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Ehrlichiosis in Dogs

By: Dr. Bari Spielman

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Optimal treatment for your pet requires a combination of home and professional veterinary care. Follow-up can be critical, especially if your dog does not rapidly improve. Administer all prescribed medication as directed. Alert your veterinarian if you are experiencing problems treating your pet. Most antibiotics are given for at least two to three weeks for this disease.

If abnormalities are detected initially in the blood count and platelet count, then it is common for these tests to be repeated every two to five days after initiating therapy, until the counts are back to normal. A biochemistry profile is initially repeated every four to 10 days, especially if abnormalities were detected on the original work-up.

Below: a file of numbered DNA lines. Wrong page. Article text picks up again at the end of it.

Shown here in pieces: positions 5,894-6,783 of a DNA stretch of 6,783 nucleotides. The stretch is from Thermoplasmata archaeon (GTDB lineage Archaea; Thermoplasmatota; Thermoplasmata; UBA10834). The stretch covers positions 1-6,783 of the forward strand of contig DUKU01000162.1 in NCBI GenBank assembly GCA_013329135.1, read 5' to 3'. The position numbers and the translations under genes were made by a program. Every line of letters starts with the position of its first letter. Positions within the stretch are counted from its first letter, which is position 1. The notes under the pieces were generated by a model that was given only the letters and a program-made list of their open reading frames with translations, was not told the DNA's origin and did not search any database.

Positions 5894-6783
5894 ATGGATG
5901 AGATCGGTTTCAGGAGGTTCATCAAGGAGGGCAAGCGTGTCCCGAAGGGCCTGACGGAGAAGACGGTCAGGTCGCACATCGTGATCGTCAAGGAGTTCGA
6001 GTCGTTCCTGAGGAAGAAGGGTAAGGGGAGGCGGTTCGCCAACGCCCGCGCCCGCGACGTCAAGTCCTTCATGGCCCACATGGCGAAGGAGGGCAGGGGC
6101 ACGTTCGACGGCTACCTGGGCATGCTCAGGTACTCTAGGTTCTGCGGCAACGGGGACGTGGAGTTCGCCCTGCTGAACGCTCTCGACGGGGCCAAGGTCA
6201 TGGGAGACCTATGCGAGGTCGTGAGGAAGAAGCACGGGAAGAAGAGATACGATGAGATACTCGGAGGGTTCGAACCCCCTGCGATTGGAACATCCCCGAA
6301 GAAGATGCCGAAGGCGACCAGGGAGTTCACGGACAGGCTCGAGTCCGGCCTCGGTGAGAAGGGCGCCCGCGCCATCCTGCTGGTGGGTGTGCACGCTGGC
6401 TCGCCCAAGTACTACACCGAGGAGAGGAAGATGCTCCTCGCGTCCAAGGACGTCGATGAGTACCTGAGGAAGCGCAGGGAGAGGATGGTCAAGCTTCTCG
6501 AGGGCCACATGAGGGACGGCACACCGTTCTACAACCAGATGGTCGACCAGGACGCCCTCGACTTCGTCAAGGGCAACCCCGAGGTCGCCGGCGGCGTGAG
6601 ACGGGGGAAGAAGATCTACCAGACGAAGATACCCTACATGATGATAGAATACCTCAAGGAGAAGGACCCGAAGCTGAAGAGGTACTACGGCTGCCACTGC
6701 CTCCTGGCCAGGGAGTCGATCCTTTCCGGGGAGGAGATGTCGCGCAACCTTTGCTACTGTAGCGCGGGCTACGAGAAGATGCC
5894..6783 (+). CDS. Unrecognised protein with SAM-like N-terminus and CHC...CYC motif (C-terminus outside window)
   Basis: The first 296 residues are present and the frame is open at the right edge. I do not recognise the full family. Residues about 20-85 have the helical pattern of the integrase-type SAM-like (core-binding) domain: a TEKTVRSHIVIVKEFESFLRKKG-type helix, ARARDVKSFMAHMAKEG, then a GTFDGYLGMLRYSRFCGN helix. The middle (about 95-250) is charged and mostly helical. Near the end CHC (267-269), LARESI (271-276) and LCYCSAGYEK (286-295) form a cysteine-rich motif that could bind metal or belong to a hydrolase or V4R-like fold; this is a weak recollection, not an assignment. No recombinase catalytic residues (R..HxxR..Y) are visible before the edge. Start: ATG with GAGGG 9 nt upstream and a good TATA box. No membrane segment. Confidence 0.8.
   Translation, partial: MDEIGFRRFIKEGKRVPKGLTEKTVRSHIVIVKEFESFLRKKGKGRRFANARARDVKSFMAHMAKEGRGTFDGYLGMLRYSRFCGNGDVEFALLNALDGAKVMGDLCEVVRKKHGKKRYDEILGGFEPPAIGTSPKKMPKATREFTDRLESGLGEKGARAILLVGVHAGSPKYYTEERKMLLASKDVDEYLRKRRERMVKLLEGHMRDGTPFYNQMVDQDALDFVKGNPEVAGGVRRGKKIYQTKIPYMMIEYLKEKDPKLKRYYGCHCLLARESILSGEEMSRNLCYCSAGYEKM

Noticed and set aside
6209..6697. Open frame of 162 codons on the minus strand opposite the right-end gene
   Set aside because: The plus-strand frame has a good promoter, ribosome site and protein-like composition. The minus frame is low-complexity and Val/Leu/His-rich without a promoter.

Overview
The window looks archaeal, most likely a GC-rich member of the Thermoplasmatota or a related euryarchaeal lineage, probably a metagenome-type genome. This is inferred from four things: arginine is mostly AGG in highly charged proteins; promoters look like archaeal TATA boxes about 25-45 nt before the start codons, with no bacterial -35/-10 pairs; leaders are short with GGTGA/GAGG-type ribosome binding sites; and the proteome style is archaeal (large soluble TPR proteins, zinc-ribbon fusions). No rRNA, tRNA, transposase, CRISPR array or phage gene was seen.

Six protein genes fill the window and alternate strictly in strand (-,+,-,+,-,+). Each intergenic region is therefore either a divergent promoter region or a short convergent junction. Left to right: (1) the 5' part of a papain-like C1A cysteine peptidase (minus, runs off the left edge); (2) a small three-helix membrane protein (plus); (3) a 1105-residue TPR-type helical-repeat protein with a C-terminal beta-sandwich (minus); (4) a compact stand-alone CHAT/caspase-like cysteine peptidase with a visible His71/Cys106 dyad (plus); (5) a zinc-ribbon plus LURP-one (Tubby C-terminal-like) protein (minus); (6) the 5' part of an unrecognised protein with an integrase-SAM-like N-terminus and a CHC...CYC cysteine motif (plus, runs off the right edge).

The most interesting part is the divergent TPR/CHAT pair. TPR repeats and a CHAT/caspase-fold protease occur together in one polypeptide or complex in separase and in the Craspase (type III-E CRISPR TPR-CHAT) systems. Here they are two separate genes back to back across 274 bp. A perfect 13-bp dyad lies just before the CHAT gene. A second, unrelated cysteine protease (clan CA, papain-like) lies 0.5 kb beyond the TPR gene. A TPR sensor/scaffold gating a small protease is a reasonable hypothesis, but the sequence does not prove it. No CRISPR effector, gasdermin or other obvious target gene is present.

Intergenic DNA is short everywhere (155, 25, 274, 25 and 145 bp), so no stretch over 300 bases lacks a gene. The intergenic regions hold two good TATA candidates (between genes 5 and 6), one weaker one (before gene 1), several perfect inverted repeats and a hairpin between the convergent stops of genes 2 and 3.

Serology may be repeated nine to 12 months after therapy. Most antibody titers peak between 2 and 5 months after infection, and then start to decrease if the parasite is eliminated from the body. A persistently high positive titer may represent reinfection or ineffective therapy, and may indicate the need for a second round of therapy.

Prognosis with acute disease is excellent if caught early. Dogs in the acute phase of the disease often show improvement within 72 hours of starting the antibiotics. The prognosis with chronic cases varies, and dogs with chronic disease may require prolonged treatment.

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